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Research Stations - Central Crops Research Station

Research Programs

SwineReasearch on swine production is conducted in a conventional facility

Swine research is conducted in a grant-supported facility that is industry driven and accepts animals from outside sources. The program focuses on the improving the commercial industry. Research is also conducted on animal waste management. The world record Hampshire boar, “Last Laugh,” gained 3.2 pounds per day on test at Central Crops Swine Unit.

 

Major Goodman, a leading corn breeder collects data

Field Crops

In the corn breeding program, more than 100 inbred corn lines have been released in addition to the early research on molecular markers that lead to current methods of DNA-based selection techniques. Many soybean varieties have been developed by the plant breeding program. Pickett, the first soybean variety with resistance to soybean cyst nematodes, was developed at CCRS. Others soybean varieties include Ransom, Young, Vance, Nitrasoy and Satelite, a heartsmart soybean with half the saturated fat. CCRS is also the site of the first documentation of male sterility in soybeans. More than 14 varieties of tobaccos are studied, including NC-12, NC-13, NC-55, and NC-71. North Carolina tobacco varieties dominate more than 55 percent of the acreage in the southeast. The initial cross of the Covington variety of sweet potato was performed at Central Crops.

 

Station staff weigh watermelons and record data during harvesting

Horticulture Crops

CCRS presently conducts research on strawberries, watermelons, apples, peaches, grapes and some vegetables. The horticultural breeding program has released Muscadine grape varieties such as Noble, Carolos, Doren, Regal, Dixie, Sterling and Nesbitt. The tomato varieties Venus and Saturn for fresh market, and Wolfpack I and II for processing, plus the watermelon variety Sweet Princess were developed at CCRS.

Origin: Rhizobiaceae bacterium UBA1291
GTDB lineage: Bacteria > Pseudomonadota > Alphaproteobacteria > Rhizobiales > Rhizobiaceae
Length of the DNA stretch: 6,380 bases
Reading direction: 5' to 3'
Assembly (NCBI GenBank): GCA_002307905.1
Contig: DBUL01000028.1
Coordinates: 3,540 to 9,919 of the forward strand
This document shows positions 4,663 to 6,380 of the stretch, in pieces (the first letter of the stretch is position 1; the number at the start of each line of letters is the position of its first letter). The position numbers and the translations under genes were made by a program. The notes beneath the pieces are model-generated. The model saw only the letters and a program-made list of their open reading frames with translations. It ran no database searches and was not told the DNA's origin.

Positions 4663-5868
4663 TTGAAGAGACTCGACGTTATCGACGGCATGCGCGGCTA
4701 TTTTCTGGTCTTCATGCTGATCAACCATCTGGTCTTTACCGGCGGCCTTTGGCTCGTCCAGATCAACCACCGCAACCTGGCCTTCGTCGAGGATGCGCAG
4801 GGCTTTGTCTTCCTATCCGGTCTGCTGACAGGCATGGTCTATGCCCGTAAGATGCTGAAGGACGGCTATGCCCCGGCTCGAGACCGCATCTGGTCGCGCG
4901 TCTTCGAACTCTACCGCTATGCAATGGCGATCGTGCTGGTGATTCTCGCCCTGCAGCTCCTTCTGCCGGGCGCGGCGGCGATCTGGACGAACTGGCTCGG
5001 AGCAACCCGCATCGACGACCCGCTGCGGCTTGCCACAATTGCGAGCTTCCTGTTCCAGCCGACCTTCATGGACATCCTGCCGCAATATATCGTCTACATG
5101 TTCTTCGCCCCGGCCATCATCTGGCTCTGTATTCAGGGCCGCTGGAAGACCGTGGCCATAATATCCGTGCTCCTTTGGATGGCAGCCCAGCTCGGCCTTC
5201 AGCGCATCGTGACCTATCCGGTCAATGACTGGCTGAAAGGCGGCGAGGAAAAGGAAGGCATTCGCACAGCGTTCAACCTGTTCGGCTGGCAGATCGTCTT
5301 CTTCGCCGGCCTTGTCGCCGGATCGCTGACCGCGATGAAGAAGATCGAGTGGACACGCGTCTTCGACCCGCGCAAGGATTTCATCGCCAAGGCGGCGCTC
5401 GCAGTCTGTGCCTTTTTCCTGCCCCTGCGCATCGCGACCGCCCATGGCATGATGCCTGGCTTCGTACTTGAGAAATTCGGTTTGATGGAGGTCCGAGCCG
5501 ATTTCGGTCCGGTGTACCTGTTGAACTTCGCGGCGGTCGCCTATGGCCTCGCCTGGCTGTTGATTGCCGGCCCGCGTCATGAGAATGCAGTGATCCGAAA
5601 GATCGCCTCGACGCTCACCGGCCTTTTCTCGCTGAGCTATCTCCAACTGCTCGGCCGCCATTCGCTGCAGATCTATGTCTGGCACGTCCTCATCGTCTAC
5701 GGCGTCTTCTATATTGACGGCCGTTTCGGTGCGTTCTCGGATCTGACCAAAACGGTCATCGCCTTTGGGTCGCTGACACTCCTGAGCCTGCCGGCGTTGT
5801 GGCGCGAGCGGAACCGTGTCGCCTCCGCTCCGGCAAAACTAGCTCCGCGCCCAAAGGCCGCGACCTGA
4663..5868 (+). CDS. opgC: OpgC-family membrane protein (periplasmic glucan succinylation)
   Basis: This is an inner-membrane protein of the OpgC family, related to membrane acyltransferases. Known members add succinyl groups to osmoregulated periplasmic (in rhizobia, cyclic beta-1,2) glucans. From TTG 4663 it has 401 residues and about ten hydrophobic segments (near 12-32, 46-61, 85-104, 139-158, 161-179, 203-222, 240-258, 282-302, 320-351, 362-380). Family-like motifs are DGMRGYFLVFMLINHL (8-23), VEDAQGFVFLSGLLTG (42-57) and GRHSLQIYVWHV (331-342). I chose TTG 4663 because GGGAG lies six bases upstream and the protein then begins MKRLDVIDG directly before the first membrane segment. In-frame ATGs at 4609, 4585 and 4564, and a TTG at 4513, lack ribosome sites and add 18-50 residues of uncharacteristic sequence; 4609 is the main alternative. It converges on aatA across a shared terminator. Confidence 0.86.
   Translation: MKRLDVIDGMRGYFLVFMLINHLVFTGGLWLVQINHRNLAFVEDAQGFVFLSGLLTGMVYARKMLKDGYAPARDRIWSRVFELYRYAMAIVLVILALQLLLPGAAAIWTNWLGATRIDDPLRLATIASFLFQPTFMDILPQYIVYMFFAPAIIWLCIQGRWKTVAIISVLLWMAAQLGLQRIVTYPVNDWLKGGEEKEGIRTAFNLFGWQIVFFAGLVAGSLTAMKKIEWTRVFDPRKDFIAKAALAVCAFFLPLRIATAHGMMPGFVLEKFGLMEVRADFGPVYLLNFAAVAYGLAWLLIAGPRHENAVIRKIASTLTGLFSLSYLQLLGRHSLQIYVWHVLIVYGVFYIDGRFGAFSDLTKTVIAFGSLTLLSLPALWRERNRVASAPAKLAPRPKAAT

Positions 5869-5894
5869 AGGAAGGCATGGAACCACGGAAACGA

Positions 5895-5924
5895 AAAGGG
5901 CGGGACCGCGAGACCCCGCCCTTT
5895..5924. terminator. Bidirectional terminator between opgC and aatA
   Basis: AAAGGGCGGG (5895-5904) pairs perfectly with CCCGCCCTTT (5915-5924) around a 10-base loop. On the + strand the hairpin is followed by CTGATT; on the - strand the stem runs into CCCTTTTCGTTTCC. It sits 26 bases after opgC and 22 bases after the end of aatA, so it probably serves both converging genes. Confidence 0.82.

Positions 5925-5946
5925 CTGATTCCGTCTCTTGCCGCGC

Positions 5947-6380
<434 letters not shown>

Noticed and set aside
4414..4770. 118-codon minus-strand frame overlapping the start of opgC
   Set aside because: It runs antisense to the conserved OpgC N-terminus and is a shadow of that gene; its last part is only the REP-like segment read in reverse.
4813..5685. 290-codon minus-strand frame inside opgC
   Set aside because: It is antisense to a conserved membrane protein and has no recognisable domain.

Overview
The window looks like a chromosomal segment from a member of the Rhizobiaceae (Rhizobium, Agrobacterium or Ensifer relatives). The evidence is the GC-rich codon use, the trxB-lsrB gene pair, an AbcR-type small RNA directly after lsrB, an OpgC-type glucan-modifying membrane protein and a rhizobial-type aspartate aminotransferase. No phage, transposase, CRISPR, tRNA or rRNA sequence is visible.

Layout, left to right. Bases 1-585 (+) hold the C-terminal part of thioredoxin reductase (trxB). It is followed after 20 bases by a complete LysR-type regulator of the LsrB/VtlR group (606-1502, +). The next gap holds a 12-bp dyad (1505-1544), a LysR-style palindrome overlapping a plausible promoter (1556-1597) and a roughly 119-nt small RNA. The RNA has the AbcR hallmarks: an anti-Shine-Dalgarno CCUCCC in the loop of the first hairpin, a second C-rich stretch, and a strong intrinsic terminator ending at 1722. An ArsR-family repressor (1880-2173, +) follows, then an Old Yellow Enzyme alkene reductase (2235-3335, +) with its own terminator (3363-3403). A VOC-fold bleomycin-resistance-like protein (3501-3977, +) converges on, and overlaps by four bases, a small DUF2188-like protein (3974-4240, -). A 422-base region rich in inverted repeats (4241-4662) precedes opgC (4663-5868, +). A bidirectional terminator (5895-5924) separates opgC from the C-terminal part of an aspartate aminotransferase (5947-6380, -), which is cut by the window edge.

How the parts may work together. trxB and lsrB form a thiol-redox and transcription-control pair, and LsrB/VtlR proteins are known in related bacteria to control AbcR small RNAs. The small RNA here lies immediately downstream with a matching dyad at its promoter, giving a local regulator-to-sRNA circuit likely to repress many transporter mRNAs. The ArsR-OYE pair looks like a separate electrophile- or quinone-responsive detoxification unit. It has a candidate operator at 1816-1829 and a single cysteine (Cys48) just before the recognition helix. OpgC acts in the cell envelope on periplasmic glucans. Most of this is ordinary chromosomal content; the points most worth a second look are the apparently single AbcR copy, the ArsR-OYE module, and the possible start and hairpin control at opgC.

Other Research

More than 40 project leaders currently conduct research on site with more than 140 research objectives. Projects are generally highly technical with high labor input. For example: half the resources on the station are devoted to plant breeding and genetic research. Nematode research in micro plots led to the development of damage thresholds for six major crops, leading North Carolina to become the first state to offer a Nematode Advisory Program. The station hosts numerous studies in disease, insect, nematode and weed control, plus studies on environmental interactions and variety evaluations. Research has expanded into alternative energy crops as well as improving the nutritional and health related benefits of traditional crops.The plant breeding program is a unique combination of traditional plant breeding and newer molecular programs.

Tobacco seedlings are grown in float beds in the greenhouse

 

 

NCDA&CS Research Stations Division, Alexander M. Stewart, Ph.D., Director
Mailing Address: 1001 Mail Service Center, Raleigh, NC 27699-1001
Physical Address:2 W. Edenton Street, Raleigh, NC 27601
Phone: (919) 707-3236   FAX: (919) 733-1754